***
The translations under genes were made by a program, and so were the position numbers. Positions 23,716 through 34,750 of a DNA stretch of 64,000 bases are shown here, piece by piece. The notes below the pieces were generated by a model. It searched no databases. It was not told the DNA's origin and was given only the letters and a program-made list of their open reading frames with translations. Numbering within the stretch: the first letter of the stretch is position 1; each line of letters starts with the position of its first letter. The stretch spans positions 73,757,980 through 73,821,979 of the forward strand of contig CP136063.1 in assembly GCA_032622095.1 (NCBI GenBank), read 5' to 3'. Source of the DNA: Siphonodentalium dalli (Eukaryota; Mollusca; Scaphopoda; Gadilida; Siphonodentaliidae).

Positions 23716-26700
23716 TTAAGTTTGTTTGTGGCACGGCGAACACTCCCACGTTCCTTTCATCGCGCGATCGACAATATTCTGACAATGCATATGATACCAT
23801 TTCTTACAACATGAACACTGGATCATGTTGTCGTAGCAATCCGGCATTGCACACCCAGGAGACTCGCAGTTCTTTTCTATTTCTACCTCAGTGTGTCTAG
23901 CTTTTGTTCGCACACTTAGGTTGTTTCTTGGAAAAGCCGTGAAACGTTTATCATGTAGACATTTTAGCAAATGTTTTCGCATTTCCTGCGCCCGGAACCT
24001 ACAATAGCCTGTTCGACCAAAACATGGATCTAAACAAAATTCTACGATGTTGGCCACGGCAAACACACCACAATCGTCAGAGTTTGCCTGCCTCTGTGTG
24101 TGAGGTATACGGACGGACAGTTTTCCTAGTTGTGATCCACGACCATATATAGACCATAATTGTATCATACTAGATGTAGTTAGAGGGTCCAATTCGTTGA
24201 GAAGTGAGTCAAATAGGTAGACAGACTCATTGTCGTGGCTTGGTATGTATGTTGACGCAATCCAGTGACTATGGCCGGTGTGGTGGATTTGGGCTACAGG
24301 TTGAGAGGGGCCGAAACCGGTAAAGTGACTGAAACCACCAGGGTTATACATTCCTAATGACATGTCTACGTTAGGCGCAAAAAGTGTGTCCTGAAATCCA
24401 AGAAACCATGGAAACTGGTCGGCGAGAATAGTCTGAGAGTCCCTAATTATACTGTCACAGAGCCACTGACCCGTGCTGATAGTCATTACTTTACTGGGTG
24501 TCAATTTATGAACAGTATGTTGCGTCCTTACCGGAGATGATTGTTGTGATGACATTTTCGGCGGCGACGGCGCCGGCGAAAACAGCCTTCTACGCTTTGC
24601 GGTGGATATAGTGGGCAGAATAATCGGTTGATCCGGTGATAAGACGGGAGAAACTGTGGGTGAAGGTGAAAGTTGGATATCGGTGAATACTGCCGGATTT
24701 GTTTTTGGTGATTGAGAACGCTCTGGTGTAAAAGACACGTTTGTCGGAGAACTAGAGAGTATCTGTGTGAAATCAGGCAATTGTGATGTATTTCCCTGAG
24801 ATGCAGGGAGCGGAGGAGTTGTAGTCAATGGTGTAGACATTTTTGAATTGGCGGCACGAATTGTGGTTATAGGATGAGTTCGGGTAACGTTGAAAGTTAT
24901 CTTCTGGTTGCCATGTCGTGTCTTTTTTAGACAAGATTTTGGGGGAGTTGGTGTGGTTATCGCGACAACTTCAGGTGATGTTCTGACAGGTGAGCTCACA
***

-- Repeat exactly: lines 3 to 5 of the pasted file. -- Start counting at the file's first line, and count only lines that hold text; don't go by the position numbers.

23716 TTAAGTTTGTTTGTGGCACGGCGAACACTCCCACGTTCCTTTCATCGCGCGATCGACAATATTCTGACAATGCATATGATACCAT
23801 TTCTTACAACATGAACACTGGATCATGTTGTCGTAGCAATCCGGCATTGCACACCCAGGAGACTCGCAGTTCTTTTCTATTTCTACCTCAGTGTGTCTAG
23901 CTTTTGTTCGCACACTTAGGTTGTTTCTTGGAAAAGCCGTGAAACGTTTATCATGTAGACATTTTAGCAAATGTTTTCGCATTTCCTGCGCCCGGAACCT